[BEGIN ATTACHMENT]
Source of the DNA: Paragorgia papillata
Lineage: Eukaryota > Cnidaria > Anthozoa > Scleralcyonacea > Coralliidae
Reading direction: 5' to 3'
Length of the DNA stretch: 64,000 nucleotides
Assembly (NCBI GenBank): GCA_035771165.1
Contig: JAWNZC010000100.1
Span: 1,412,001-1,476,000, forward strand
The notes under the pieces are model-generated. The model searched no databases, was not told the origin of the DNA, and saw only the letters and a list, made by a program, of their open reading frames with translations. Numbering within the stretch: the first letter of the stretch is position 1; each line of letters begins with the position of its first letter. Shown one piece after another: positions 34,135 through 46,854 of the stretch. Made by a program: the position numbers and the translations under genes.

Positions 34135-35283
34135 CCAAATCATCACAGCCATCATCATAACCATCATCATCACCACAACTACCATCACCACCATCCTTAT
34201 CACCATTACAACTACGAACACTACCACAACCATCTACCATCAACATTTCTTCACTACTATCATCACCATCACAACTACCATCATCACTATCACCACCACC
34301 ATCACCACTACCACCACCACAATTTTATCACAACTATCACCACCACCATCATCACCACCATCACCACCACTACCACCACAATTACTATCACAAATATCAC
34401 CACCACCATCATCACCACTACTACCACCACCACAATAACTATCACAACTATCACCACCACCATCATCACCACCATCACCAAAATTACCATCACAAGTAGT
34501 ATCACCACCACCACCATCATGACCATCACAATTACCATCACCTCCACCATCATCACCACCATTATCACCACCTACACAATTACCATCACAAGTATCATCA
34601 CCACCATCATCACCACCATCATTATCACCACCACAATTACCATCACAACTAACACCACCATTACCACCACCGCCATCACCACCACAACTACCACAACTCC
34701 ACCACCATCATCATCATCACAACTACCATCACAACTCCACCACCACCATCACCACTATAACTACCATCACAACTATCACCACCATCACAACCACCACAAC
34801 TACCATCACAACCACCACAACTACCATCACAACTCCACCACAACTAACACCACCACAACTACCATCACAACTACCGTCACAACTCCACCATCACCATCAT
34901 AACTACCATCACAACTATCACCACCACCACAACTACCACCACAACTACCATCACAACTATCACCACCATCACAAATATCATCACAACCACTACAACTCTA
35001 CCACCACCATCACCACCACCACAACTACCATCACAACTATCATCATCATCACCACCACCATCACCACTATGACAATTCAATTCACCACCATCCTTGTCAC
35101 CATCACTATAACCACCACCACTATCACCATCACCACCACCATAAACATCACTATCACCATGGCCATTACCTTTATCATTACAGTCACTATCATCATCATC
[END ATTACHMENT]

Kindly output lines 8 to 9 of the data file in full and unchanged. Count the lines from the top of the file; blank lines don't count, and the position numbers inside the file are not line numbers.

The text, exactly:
The notes under the pieces are model-generated. The model searched no databases, was not told the origin of the DNA, and saw only the letters and a list, made by a program, of their open reading frames with translations. Numbering within the stretch: the first letter of the stretch is position 1; each line of letters begins with the position of its first letter. Shown one piece after another: positions 34,135 through 46,854 of the stretch. Made by a program: the position numbers and the translations under genes.

Positions 34135-35283